Baucis and Philemon
- This has always been one of my favorites. First, it's one of the few myths that actively involves Hermes in the story rather than just delivering messages or souls. Secondly, it shows the value of hospitality and the idea of entertaining the gods unaware. Finally, the long, loving story of the title characters and the desire to be together and serve the gods is deeply moving to me.
- —Guest Hachmom
- The Odyssey and Ulisses are definitely my favourites!!!! I regard it as the greatest work of western literature because it is a treasure that has inspired generations of people, works of literature etc. and it comprizes so much of human life - more or less everyone's life - and it is a praise of intelligence.
- —Guest Marie-Theres Schmetterer
- All, or almost all, one needs to know to live a life free of delusion.
Perseus and Medusa
- I love the story of Perseus because it is so obviously the story of Moses. In his youth he floats in an ark on the water in an attempt to kill him, like Moses. He is found by a relative of the king and is raised in the king's court. He seeks to free his mother from her slavery but the king won’t let them go, like Pharaoh. He is sent on a mission to the wilderness to get a special object which no man can look upon and yet live. He keeps it in a magic container and shows it to the enemy who die for looking upon it, like the Ark of the Covenant. He visits the mountain associated with Atlas the ancient gardener where the serpent guards the way to the tree of the valued fruit, like the mountain of the Law and the original sin. He wanders from Chemmis in Egypt to Joppa in Phoenicia. He weds an Ethiopian bride, like Moses and Zipporah. Phineus, like Phinehas, objects. I suppose that the name “Medusa” is really the Hebrew word “Mitzwah” meaning commandments. Quite Coincidental no?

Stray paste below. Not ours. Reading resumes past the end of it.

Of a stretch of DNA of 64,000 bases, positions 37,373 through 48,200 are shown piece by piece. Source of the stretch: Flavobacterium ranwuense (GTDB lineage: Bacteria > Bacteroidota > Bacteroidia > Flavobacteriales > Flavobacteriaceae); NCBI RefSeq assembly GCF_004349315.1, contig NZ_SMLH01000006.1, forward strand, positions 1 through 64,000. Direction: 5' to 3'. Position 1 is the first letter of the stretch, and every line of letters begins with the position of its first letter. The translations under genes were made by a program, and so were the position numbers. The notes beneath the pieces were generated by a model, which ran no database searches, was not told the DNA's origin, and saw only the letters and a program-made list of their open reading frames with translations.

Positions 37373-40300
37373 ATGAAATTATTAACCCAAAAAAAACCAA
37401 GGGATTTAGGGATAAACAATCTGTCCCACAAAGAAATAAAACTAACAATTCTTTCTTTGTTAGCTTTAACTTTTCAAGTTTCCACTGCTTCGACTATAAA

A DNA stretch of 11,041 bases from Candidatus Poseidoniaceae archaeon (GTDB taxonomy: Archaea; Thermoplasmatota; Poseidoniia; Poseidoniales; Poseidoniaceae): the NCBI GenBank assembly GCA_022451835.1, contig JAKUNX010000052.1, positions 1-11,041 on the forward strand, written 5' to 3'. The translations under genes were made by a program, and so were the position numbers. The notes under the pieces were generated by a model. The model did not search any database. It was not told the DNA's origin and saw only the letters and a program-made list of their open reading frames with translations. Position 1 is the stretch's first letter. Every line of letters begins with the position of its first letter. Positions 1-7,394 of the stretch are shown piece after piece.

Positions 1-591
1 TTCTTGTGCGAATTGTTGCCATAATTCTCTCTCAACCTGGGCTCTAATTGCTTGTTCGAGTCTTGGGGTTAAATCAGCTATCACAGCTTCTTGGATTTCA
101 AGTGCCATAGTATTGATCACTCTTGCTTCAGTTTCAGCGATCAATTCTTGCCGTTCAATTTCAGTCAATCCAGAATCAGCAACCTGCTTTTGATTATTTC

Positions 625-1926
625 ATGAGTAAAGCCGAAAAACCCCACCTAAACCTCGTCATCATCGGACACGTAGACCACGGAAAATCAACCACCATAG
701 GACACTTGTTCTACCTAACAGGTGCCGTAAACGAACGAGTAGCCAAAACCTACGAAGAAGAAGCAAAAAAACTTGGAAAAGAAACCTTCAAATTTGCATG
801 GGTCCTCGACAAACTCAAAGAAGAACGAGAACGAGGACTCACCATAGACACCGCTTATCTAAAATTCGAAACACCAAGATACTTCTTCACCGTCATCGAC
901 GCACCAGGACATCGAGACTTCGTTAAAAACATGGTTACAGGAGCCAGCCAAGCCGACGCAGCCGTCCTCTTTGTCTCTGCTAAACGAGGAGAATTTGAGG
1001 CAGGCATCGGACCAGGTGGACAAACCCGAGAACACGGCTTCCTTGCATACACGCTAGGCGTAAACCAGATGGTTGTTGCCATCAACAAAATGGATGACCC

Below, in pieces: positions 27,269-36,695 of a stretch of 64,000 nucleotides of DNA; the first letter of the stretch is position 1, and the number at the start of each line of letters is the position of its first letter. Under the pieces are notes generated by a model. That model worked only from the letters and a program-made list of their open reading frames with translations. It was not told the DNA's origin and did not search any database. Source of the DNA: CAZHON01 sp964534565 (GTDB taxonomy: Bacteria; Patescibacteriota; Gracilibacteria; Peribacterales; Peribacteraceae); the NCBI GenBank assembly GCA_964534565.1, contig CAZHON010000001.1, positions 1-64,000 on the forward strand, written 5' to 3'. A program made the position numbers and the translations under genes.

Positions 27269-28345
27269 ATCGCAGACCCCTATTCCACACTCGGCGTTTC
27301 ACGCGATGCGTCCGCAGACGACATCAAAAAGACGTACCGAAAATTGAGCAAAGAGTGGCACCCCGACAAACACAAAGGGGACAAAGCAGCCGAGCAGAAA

Pyramus and Thisbe
- Having just seen the ballet 'Romeo and Juliet,' I was reminded of Ovid's 'Pyramus and Thisbe' where the two young lovers from disapproving families managed to meet and run away together. Alas! Their fate was the same as Romeo and Juliet's. Pyramus came late to their tryst and feared that Thisbe had been devoured by a hungry lioness. He killed himself in despair. Thisbe, coming out of hiding where she had gone to avoid the lioness, found her lover dead, pulled his sword from his body, and killed herself with it. A nice touch or two are in the Latin version. The sound effects are there when she pulled out the weapon....a bit gruesome, but very graphic! The other bit I liked was the fact that the parents put the lovers' ashes in the same urn, so that they could at least be together in death...very touching! There are a few stories , plays and musicals based on this story, including 'Romeo and Juliet' and 'West Side Story' It didn't originate or end with Shakespeare.
- —Guest LSeckold
Echo and Narcissus
- I love the story of Echo and Narcissus because it is beautiful, tragic, and memorable. I always think of the story when the narcissus bloom in my yard.